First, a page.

At the very least, we can now understand that when the President indignantly repeats that "we do not torture under any circumstances," such an assertion of grand principle comes with an important footnote: "The following do not constitute 'torture': Being forced to stand, handcuffed and with one's feet shackled to an eye bolt in the floor, for more than 40 hours; being doused with cold water while standing naked in a 50-degree cell; and being bound to an inclined board, with one's feet raised and head slightly below the feet, and cellophane wrapped over one's face while water is poured over you, inducing a terrifying fear of drowning."


Under 18 U.S.C. 113, simple assaults, or assaults by striking or beating, are misdemeanors if they occur "within the special maritime and territorial jurisdiction of the United States." The Administration concedes that this prohibition restricts our interrogations of detainees held "within the special maritime and territorial jurisdiction of the United States." Therefore, it plainly would make unlawful most or all of the six "enhanced" CIA techniques if they occur within the special maritime and territorial jurisdiction of the United States (SMTJ).

In late 2001, the PATRIOT Act amended the SMTJ statute (18 U.S.C. 7) so that the definition of SMTJ now includes "the premises of United States diplomatic, consular, military or other United States Government missions or entities in foreign States, including the buildings, parts of buildings, and land appurtenant or ancillary thereto or used for purposes of those missions or entities, irrespective of ownership."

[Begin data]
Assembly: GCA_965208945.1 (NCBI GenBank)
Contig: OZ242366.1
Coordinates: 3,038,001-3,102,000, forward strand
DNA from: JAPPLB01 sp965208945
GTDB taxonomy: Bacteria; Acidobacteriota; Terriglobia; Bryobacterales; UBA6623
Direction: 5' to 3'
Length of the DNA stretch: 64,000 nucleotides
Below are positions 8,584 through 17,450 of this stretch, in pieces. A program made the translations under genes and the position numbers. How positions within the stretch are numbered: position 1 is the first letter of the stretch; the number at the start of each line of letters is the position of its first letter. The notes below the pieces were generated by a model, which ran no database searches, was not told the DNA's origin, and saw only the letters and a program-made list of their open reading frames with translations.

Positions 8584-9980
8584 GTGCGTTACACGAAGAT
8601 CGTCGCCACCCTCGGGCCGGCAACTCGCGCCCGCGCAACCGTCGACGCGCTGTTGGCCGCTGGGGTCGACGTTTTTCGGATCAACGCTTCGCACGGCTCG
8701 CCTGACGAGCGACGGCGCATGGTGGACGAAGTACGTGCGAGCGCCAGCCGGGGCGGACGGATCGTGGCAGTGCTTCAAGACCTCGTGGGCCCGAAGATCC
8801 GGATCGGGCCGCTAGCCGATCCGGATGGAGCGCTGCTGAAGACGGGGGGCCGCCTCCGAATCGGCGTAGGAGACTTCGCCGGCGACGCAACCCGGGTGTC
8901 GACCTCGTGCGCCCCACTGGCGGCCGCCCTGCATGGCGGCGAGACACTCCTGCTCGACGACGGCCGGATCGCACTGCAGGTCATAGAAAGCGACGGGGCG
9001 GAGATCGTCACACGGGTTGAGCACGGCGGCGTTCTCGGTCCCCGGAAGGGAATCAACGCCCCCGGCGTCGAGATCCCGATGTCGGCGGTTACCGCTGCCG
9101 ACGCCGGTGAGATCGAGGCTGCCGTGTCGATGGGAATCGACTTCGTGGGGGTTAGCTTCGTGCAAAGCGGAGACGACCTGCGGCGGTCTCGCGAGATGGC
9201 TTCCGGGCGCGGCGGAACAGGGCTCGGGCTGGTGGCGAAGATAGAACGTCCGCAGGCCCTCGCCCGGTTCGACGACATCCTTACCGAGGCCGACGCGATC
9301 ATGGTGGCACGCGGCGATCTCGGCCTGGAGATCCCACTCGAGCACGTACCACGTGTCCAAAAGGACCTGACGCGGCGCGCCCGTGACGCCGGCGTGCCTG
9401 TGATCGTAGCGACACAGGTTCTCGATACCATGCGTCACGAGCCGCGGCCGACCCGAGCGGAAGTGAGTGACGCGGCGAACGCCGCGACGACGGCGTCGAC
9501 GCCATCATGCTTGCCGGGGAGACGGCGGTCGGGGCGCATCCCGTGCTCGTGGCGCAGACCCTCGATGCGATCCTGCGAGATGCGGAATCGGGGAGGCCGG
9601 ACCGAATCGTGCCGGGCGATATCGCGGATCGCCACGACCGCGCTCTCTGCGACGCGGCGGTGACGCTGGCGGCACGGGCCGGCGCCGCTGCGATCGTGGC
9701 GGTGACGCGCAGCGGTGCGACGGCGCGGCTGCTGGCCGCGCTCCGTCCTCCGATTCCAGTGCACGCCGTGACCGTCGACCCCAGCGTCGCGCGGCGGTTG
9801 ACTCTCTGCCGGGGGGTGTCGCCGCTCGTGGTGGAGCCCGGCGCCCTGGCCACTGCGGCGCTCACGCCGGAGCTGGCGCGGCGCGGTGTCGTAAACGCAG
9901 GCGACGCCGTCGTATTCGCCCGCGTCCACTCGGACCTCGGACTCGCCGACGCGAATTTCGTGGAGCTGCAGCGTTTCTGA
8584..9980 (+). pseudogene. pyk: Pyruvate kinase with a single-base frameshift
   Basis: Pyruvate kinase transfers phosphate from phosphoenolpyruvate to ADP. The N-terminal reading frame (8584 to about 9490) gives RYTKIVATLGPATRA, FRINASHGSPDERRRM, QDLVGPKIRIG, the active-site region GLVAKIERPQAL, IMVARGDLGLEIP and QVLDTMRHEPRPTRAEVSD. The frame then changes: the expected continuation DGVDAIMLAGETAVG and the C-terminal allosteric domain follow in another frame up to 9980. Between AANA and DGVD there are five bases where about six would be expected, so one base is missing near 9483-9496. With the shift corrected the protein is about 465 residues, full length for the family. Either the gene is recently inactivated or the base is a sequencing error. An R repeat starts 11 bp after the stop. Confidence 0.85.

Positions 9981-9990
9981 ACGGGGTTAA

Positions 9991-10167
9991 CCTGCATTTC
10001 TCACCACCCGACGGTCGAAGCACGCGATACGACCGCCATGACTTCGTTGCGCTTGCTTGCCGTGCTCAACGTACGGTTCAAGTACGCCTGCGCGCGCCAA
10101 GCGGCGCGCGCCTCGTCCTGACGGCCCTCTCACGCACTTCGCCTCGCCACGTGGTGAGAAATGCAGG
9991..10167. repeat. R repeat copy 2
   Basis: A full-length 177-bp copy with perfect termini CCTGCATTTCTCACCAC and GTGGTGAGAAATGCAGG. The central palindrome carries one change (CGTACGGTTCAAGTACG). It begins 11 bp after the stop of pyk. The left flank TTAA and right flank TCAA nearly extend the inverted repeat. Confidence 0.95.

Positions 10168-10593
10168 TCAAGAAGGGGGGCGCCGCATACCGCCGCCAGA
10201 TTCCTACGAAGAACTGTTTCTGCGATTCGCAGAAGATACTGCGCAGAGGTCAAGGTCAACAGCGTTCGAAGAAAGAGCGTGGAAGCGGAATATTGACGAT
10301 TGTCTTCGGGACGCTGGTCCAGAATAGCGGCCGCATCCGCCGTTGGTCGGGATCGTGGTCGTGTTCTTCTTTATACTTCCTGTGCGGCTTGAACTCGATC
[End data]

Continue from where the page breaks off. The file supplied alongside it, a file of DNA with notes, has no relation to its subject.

According to the ABC News story, the locations at which the enhanced techniques occur "often . . . consist of a secure building on an existing or former military base." Regardless of current ownership, those buildings obviously are being "used for purposes of [the CIA]," and therefore would appear to be within the SMTJ, which would make the CIA's techniques there unlawful.

OLC must have concluded that these facilities are not within the SMTJ; but I have to confess that I have not yet figured out the basis on which the office might have reached such a conclusion, in light of the broad language of the statute.


"On Friday, ABC News broke a very important story; and yet it seems that no one has noticed (or perhaps no one cares)."

92 links here, actually, and Technorati misses a lot of stuff. See also here and here, where people were discussing it on Saturday.

I don't normally resort to name-calling, but Charles Krauthammer does nothing but carry water for the Bush Administration 24-7. He's one of these guys who the media pretends to be a great conservative intellectual thinker but who actually simply says whatever Karl Rove wants him to say.